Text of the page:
Thank you for everything.
Craig Coppock, south Spokane
I’ve been very good this year. I don’t know if what I’d like for Christmas this year is even do-able, but here it goes. This summer I found out there is a huge lien on the house I live in. My parents both died and I moved in here because if I wouldn’t have, I would be homeless.
I found out I can try to get another mortgage on it and pay the lien, and that would be a good thing because then my kids and I would have a home to call our own. The problem is I can’t find a full-time job. I work two and a half hours a day, which is all I can find. I have filled out numerous applications and had dozens of interviews, but nothing pays off. So, I work the job I have for now and run the risk of becoming homeless every day.
The worse thing is there are a lot of back property taxes owing still. And I try every year to make a minimum payment. So, we can stay here… I LOVE this house. I have lived here since I was 5. I don’t know where to turn for help. I have no family other than my kids and I guess all I want this year is a way to be able to stay here and a good job.
I would really like to be able to get a few presents for my kids. They have been so good this year too. They are the biggest reason I keep trying day in and day out to make a better life and after all the bad stuff I’ve been through since I was 16. They deserve so much more.
Maybe bring them some gift cards so they can buy clothes and CDs. The dogs would love some dog bones. Oh, and maybe a new decent winter coat and boots for me so when I work outside I won’t be so cold.
Thanks, Santa. At least thanks for listening. You’ll never know how much I appreciate you listening.
Kathy, Spokane Valley
I know you must really be busy this year, but I would really love to go to Italy to see Pope Benedict. You see, I wanted to see Pope John Paul II before he passed away, but I couldn’t afford the plane ticket. I have been suffering from an illness for three years now and would love to talk or actually see the pope. I am hoping it will get me through this terrible disease. I hope you and Rudolph are doing well.
Casey Slater, north Spokane
#1. A rifle air soft gun.
#2. Two model 24 air soft guns.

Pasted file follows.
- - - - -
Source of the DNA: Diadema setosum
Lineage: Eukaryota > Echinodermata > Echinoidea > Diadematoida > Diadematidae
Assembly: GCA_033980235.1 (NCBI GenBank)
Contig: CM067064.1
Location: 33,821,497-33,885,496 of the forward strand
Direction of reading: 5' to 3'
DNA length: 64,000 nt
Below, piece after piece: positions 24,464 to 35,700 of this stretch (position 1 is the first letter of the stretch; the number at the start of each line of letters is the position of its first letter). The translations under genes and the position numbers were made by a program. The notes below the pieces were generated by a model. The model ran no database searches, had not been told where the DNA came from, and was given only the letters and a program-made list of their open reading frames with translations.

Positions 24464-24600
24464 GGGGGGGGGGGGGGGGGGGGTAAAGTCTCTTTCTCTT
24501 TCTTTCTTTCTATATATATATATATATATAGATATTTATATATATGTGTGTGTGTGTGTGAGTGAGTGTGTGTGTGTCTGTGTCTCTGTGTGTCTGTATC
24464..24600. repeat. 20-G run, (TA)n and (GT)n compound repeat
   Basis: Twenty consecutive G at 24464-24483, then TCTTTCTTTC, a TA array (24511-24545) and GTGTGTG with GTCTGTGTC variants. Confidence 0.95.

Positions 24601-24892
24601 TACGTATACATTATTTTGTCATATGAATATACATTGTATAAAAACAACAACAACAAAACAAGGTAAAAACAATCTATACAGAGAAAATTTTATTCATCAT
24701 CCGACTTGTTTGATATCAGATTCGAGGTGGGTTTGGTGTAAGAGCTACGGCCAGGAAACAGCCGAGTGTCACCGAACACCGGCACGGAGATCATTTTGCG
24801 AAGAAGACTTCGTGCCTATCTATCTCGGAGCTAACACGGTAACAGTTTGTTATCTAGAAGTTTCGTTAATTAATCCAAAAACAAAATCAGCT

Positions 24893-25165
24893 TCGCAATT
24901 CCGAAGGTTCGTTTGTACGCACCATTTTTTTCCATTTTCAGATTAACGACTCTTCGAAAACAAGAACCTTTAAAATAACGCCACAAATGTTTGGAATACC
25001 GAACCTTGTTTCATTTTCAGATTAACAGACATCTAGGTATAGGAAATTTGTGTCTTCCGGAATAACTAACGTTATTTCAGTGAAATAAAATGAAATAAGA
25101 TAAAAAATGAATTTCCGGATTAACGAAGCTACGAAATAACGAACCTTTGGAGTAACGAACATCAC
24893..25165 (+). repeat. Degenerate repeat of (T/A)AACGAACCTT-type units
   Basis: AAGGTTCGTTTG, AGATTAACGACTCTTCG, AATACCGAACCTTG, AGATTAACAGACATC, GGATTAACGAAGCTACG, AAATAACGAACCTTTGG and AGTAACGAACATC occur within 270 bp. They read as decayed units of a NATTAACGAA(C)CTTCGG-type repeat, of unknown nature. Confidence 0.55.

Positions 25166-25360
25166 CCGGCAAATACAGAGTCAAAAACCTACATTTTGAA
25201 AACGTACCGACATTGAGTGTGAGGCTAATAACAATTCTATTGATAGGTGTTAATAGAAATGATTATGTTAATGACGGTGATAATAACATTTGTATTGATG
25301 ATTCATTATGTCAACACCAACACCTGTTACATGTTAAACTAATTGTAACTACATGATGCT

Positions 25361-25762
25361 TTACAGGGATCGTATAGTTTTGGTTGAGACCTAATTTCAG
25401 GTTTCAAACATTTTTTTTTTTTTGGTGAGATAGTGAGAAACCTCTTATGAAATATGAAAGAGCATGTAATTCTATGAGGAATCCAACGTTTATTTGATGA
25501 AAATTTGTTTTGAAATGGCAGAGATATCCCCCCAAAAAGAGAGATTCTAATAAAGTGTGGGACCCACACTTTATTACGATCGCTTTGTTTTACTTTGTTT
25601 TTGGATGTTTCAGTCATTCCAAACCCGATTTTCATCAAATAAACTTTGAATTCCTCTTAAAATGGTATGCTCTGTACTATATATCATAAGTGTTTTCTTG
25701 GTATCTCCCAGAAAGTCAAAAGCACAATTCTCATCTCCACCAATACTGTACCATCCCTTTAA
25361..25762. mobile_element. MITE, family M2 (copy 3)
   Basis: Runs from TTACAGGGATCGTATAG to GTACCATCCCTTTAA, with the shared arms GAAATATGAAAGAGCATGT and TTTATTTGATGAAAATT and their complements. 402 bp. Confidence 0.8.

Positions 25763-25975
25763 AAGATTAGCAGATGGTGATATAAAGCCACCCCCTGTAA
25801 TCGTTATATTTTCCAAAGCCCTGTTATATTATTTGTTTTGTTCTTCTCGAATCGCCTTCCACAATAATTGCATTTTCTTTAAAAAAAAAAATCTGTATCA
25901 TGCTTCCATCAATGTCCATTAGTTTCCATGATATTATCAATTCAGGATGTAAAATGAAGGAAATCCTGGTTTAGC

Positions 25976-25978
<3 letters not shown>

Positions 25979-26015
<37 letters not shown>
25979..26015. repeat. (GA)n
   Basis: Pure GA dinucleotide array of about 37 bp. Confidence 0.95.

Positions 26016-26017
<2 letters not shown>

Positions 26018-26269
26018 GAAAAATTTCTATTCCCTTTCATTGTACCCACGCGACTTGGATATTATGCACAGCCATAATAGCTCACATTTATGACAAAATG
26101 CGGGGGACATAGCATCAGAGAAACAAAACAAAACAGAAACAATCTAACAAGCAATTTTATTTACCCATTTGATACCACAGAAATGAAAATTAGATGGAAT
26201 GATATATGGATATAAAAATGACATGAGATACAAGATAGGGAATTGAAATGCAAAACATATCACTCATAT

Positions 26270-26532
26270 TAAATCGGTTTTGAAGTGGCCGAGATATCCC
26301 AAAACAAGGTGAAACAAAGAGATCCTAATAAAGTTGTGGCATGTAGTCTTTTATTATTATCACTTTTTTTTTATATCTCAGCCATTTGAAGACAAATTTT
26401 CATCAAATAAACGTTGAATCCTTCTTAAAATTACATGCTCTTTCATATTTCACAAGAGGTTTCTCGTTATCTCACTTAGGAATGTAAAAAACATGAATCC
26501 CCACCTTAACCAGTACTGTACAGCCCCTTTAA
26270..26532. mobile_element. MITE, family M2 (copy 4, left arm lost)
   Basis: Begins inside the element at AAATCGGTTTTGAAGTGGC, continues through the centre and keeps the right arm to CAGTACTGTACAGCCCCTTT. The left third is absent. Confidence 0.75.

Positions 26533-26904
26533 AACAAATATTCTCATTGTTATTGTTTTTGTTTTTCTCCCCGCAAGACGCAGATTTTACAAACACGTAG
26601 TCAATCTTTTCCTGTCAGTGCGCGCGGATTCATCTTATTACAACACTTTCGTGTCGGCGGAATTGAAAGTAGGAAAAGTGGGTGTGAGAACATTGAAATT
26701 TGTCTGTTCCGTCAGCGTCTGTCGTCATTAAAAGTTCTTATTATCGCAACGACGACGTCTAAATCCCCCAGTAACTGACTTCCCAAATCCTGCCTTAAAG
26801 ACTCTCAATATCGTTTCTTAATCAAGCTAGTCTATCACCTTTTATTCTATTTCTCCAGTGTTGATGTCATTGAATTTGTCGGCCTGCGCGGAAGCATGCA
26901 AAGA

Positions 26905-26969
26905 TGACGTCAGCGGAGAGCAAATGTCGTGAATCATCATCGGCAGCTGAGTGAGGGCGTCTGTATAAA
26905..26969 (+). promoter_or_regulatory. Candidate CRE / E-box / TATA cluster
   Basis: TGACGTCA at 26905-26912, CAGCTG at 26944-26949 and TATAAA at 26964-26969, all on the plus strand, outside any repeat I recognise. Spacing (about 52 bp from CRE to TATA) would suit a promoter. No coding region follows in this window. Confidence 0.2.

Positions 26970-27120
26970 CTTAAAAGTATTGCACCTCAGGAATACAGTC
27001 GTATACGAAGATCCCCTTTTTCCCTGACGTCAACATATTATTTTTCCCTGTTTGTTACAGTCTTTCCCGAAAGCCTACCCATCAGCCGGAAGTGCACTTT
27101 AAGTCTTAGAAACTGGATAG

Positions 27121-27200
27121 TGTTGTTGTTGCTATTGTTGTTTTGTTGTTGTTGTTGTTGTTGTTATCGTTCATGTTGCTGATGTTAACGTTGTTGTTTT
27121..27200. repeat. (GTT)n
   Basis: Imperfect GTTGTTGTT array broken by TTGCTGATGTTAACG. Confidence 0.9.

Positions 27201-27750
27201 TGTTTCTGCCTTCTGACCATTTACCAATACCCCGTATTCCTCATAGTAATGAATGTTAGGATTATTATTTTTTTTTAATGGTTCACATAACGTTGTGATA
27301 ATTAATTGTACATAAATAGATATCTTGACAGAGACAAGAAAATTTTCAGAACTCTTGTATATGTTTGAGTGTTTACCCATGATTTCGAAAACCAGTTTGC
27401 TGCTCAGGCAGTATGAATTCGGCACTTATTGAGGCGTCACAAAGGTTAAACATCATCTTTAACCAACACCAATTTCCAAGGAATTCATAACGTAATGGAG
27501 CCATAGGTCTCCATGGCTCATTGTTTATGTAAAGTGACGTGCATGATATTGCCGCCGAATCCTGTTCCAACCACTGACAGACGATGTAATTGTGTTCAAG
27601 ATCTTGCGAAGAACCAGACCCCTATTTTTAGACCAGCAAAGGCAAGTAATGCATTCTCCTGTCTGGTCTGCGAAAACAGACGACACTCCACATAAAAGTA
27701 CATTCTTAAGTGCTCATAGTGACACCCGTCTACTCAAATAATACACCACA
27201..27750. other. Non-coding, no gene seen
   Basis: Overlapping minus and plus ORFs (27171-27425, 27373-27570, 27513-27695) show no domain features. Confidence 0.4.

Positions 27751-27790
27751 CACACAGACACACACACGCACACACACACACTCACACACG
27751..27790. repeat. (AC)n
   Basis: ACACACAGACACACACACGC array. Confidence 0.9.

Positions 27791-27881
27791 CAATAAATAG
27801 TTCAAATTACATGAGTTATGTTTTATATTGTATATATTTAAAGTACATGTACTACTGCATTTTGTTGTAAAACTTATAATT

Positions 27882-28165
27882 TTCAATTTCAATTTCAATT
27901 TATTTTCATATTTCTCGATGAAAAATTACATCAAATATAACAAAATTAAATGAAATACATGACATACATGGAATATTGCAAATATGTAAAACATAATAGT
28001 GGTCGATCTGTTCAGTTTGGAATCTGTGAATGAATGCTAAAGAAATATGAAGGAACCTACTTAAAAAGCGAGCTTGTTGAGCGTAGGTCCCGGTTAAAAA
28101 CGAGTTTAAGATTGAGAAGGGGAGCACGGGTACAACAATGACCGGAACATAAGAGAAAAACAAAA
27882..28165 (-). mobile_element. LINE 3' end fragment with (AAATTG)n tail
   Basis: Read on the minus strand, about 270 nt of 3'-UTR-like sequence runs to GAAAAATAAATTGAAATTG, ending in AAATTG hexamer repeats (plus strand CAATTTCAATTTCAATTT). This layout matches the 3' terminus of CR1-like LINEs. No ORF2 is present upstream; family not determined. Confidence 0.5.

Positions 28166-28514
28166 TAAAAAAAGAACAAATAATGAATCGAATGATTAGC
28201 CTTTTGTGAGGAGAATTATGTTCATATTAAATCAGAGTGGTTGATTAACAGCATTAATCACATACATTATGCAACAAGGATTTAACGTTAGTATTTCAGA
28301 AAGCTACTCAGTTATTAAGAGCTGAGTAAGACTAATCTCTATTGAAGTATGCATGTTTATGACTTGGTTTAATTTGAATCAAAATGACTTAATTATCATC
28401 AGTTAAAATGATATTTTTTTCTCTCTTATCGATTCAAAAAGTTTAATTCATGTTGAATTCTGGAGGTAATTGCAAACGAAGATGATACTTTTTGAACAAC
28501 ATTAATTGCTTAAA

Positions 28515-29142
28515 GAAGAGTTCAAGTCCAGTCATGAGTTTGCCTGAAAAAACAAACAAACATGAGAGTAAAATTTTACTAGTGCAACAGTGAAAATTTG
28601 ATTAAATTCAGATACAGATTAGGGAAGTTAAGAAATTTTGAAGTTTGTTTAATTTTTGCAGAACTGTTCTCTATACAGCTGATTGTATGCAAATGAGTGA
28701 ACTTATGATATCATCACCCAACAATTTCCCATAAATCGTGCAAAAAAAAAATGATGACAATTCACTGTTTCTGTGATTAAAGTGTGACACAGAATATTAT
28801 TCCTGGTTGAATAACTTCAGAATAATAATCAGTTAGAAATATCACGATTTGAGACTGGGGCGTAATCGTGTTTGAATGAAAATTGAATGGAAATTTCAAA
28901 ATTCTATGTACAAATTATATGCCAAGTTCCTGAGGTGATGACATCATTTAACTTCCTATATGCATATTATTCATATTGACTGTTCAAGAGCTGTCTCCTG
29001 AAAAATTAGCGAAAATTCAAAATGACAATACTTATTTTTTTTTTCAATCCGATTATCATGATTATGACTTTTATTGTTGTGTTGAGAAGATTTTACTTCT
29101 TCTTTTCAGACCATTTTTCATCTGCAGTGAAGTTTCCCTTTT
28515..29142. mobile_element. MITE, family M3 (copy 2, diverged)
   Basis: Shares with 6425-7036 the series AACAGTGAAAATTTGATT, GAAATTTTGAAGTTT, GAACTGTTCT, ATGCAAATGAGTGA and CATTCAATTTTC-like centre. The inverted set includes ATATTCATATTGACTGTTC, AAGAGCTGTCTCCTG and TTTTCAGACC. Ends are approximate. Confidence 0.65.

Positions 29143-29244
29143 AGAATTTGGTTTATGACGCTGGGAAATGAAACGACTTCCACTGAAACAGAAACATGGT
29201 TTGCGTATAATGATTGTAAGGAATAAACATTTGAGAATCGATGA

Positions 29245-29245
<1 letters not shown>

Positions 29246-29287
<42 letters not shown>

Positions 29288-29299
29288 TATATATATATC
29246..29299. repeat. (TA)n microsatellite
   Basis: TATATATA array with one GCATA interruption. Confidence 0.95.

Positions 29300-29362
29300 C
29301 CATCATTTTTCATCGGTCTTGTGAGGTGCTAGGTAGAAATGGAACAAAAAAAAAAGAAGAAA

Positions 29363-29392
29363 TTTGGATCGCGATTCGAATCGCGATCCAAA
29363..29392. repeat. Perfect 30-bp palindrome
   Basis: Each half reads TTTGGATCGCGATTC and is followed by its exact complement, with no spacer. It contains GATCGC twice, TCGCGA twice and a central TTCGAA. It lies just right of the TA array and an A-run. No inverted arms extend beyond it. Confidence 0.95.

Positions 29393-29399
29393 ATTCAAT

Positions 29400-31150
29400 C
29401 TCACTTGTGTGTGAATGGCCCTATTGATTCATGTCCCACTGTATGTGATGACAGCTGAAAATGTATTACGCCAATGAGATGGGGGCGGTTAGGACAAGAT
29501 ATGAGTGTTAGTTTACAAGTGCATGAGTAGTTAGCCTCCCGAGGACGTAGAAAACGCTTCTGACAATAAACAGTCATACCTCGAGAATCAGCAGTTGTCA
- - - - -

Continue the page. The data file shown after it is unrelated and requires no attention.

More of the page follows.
#3. A portable radio AM, FM, CD
#4. A liquid metal bat 30 inches 18 oz.
#5. A Mike Cameron jersey.
It’s OK with my parents.
Patrick Smith, south Spokane
Hi, my name is Jacob Alexander Newcomb. We just moved and I wanted to make sure that you had my new address in Spokane Valley. I didn’t want you to forget about me this year because I’ve been a very good boy.
I started a new school where I get a high-five every day for being good and doing what I’m told. I also get them for memorizing my worship phrases. I’ve learned so much this year. I learned how to speak some Spanish, sing lots of songs, and spell my name and my little brother’s name. I can spell so good. I can even count to 50 and say all my ABCs. I just turned 5 and I wanted to let you know what I wanted for Christmas because I’ve been the best boy I could be.
I would like a racecar set, Rudolph toy, bubble gum, and some Thomas Toys.
Thank you so much, Santa for reading my letter. I will leave you some cookies and milk and the reindeer some carrots.
Jacob, Spokane Valley
P.S. My family says they’ve been very good, too.
My name is Preston Elliot Newcomb. I’ve moved since last year and wanted you to have my new address in Spokane Valley. I am 2 and a half years old. I’ve been a good boy for most of the year. I have an older brother named Jacob and he teaches me a lot of stuff. I learned how to count to five in Spanish and 10 in English this year.
I can tell my twin sissies apart and get my own chocolate out of the cupboard to make my chocolate milk. I’m always on the move and constantly learning new things. I love to copy my brother. I’m so looking forward to seeing you this year. I can’t wait. I know you’re really busy, but I wanted to let you know what I would like for Christmas this year.
I would like some cars, candy, I would like Scoop from Bob the Builder and a Bob figurine. Thank you very much for coming every year. I love you very much and so do my sissies and Grandma!
Preston, Spokane Valley